Little has been said about the other people who are directly affected because they consume the fish and shellfish harvested from the state’s waters.
Asian Americans and Pacific Islander Americans (AAPI) account for 10 percent of the state’s population and projections to 2030 predict that percentage will not decrease. This is the only state with AAPI fish and shellfish consumption studies that have been published in peer-reviewed, scientific journals. AAPI consumption rates are in the same range as those documented for Washington state’s Native Americans. These data provide information about the species that are eaten, the parts which are consumed, how the food is prepared, as well as the source of the food.
The studies also show that women have a slightly higher rate than men and that the average AAPI women’s body weight is about two-thirds of the proposed higher value in the water-quality calculation. A Washington state Department of Health study of Japanese and Korean women of childbearing age showed some the highest levels of mercury identified in relation to fish consumption in the US.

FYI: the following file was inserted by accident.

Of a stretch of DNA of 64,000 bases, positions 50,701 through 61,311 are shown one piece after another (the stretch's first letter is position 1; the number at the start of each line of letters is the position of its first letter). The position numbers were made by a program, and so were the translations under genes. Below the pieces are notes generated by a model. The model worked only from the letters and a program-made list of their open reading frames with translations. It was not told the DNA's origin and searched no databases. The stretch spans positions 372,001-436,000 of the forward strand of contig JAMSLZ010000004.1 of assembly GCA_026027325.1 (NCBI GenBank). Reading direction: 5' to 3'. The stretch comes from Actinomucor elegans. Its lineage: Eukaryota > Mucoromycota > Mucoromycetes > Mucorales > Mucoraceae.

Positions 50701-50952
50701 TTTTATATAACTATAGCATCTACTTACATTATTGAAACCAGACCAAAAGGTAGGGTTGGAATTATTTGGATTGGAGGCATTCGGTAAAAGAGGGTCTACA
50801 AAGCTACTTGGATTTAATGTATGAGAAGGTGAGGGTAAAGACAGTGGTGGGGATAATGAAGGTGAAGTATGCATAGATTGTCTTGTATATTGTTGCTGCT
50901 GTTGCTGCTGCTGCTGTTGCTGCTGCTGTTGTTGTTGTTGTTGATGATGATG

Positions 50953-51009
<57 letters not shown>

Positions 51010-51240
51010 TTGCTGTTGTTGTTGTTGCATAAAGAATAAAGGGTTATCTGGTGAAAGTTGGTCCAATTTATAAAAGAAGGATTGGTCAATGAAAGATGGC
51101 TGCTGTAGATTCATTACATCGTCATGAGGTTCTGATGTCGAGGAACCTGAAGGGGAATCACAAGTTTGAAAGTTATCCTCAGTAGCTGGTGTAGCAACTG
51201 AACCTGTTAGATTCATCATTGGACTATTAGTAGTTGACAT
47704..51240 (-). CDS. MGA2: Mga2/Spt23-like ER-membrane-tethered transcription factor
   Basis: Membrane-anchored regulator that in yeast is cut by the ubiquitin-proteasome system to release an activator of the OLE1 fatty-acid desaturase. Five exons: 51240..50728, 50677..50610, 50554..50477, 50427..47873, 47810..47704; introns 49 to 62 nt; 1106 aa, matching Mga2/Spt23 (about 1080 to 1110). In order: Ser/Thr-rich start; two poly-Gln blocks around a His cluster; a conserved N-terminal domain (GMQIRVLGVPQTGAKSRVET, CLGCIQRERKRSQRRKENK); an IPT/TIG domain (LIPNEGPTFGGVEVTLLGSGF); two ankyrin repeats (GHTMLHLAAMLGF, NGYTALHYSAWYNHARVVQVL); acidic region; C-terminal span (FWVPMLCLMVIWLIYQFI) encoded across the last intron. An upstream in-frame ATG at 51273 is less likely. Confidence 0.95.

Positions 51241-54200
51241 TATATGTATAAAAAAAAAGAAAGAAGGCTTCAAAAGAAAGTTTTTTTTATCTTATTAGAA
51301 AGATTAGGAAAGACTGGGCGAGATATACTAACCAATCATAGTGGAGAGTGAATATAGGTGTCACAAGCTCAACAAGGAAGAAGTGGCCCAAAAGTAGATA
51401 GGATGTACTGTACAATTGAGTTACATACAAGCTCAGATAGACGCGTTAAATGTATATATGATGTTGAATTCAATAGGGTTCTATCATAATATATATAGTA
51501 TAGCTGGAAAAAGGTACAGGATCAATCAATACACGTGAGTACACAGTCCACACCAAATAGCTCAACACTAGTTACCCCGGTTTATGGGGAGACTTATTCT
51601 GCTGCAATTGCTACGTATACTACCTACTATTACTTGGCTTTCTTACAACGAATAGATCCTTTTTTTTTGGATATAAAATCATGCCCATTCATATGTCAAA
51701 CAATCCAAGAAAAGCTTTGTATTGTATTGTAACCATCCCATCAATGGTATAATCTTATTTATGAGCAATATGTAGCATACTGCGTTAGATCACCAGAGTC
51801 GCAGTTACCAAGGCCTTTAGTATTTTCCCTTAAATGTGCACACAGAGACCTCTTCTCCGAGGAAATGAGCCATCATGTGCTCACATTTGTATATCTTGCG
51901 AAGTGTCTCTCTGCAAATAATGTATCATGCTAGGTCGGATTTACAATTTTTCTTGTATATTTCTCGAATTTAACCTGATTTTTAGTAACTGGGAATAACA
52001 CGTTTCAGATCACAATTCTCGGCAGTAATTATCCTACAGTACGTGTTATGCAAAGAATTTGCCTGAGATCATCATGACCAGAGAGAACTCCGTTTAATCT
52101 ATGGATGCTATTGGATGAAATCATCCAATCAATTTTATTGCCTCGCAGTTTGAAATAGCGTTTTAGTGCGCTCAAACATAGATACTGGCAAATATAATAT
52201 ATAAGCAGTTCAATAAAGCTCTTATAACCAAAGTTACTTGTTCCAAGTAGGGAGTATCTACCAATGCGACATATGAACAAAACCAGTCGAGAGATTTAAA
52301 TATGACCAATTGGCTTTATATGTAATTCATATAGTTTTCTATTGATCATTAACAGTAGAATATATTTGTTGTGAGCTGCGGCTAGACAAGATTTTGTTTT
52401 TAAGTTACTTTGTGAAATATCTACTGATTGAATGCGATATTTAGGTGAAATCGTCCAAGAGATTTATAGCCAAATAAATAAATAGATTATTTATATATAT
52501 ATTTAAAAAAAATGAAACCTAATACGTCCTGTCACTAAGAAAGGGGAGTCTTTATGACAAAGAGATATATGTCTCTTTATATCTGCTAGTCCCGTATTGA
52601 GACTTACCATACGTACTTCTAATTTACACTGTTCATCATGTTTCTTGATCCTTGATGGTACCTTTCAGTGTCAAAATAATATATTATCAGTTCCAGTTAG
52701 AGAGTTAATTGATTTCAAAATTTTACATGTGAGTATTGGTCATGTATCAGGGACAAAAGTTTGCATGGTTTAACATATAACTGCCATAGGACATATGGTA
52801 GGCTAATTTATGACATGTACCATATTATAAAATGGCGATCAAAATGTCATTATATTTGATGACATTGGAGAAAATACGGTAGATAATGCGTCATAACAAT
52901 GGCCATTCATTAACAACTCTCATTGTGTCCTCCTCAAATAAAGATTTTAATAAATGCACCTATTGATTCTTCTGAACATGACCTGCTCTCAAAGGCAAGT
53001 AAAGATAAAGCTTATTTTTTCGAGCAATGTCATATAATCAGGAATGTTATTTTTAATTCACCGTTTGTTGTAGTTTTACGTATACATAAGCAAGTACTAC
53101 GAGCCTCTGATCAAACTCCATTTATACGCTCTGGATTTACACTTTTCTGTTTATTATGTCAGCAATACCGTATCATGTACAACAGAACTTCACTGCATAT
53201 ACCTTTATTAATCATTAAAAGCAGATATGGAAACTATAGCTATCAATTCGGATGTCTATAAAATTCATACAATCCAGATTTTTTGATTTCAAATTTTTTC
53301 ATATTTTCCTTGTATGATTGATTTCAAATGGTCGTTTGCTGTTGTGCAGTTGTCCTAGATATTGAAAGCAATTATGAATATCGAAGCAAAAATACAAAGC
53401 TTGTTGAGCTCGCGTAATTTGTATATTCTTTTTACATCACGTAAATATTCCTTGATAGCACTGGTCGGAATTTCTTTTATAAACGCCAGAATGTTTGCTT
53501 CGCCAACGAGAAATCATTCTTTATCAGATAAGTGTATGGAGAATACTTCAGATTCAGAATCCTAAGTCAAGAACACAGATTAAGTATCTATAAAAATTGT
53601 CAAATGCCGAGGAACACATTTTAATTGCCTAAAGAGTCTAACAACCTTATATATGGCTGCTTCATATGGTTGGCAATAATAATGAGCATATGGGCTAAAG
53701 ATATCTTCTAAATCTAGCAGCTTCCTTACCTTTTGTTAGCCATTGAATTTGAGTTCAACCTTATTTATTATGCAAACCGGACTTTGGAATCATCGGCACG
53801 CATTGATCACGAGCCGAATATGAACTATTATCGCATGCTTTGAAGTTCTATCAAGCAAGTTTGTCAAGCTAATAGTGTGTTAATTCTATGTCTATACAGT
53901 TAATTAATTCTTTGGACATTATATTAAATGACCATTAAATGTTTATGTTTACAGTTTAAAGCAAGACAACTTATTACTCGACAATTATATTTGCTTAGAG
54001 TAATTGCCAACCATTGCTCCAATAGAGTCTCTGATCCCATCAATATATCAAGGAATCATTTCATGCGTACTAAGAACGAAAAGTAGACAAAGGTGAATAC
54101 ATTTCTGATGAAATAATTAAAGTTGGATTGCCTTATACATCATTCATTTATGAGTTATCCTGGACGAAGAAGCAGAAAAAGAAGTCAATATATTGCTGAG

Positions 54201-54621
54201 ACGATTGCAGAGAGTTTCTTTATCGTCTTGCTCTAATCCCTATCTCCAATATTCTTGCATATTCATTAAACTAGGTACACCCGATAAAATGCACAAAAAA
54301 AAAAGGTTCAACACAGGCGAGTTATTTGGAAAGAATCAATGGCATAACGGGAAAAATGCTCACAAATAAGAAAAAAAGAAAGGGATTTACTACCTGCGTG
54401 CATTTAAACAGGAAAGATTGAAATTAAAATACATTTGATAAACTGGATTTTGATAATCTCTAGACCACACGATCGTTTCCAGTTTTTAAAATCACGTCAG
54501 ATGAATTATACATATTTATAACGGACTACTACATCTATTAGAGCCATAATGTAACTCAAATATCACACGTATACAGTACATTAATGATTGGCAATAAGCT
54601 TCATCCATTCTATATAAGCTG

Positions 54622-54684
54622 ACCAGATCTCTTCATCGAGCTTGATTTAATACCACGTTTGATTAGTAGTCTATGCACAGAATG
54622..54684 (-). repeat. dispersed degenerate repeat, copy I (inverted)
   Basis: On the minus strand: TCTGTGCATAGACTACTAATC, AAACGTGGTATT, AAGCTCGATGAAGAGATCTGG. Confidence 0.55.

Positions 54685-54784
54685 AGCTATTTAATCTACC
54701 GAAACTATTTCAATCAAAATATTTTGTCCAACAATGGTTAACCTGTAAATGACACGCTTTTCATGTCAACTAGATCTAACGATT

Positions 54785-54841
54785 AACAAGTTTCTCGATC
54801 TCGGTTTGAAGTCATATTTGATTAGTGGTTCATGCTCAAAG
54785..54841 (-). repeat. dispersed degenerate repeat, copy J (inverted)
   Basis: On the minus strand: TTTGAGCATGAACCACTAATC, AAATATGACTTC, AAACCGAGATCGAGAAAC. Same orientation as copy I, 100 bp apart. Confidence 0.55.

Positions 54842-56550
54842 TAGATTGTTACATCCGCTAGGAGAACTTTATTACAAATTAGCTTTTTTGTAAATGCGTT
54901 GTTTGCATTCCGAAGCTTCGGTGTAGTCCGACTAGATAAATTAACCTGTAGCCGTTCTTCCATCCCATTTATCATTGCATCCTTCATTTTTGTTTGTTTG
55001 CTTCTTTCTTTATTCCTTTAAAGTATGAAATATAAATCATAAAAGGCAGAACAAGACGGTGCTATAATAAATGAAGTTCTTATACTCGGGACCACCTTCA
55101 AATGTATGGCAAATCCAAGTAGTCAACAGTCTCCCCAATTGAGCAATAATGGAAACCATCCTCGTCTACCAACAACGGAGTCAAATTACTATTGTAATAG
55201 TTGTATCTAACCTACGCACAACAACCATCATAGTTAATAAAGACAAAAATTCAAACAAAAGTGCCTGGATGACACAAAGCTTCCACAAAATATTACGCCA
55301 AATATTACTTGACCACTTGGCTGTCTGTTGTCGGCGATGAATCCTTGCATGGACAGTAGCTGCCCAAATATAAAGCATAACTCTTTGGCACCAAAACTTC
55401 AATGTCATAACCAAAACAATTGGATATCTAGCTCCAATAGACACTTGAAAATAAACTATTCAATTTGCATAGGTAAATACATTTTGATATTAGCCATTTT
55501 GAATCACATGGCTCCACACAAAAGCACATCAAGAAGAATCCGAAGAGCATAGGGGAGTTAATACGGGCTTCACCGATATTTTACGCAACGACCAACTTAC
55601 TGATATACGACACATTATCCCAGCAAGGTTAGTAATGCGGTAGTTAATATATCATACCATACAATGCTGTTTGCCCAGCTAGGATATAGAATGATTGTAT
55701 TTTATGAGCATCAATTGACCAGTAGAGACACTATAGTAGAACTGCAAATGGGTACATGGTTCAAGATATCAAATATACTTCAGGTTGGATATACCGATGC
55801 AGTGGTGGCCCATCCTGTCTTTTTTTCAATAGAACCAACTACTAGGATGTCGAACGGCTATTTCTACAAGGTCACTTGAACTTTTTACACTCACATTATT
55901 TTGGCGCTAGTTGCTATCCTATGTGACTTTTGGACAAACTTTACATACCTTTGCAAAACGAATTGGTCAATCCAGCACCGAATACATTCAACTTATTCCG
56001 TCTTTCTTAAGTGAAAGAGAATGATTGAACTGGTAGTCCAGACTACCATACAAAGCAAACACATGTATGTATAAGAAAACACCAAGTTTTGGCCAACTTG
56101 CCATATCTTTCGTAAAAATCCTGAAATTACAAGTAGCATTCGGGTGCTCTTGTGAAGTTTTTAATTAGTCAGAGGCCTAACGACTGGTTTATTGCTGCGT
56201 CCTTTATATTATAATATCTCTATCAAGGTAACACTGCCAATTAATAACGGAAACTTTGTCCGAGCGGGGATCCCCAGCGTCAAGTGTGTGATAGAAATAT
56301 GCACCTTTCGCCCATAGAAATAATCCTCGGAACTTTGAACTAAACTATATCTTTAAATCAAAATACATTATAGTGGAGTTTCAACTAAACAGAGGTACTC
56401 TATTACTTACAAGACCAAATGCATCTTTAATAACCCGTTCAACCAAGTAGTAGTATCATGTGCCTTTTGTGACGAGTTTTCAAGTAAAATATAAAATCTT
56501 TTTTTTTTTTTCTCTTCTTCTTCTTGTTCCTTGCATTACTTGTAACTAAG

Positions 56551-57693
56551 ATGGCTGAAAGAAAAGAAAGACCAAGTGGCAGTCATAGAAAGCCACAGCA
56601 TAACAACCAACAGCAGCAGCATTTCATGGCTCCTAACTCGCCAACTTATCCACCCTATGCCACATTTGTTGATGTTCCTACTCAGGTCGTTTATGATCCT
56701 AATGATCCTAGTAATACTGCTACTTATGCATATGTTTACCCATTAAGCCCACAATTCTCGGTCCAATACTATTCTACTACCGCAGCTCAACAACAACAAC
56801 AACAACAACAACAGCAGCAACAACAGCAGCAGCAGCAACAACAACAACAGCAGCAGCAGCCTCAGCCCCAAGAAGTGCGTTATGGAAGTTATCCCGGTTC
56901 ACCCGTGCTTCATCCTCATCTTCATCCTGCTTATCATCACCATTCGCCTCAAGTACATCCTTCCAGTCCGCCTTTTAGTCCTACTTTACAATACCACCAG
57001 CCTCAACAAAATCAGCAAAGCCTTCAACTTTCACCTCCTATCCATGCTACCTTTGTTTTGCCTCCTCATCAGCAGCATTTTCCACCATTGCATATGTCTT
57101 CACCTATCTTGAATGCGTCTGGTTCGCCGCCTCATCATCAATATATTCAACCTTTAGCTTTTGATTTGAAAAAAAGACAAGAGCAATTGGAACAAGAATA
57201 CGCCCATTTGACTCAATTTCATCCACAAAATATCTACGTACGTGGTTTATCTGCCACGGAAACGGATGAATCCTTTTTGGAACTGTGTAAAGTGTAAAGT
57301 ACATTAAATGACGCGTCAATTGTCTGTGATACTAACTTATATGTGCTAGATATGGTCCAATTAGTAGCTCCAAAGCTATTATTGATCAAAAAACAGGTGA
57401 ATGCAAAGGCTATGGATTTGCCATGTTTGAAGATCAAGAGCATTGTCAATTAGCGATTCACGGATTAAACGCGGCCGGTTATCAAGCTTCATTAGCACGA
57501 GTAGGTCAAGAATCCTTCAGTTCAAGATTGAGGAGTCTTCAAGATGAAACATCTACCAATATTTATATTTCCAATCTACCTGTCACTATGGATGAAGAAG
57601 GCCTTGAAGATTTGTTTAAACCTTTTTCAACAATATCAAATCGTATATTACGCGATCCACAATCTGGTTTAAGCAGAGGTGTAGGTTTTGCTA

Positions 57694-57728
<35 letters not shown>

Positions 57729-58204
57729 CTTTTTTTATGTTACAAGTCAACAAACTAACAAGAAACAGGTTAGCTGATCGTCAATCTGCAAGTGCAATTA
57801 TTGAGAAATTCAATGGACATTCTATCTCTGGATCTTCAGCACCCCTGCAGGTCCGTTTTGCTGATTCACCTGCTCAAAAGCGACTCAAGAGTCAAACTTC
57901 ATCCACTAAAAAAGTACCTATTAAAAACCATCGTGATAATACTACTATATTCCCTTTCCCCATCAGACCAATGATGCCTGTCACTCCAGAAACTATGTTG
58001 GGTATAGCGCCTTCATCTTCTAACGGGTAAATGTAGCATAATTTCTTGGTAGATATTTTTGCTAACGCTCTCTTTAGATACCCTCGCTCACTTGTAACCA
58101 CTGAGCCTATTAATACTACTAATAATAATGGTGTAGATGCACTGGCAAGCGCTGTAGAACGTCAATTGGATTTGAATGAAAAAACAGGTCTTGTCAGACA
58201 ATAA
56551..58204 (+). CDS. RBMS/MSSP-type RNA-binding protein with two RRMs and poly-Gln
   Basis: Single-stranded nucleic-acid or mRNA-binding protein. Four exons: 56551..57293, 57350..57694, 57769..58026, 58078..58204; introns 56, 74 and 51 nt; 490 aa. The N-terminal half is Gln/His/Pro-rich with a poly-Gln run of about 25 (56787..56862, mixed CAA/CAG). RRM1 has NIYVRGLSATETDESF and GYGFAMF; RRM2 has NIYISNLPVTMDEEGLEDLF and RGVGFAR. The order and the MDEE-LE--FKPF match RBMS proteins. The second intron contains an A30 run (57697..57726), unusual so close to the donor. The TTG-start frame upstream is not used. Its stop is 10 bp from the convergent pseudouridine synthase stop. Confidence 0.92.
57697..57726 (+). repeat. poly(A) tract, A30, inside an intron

Hence, a water quality regulation protective of AAPIs should include a high consumption rate and a body weight that represents a vulnerable group: AAPI women of childbearing age.
Roseanne Lorenzana, diplomate of the American Board of Toxicology and affiliate associate professor at the UW School of Public Health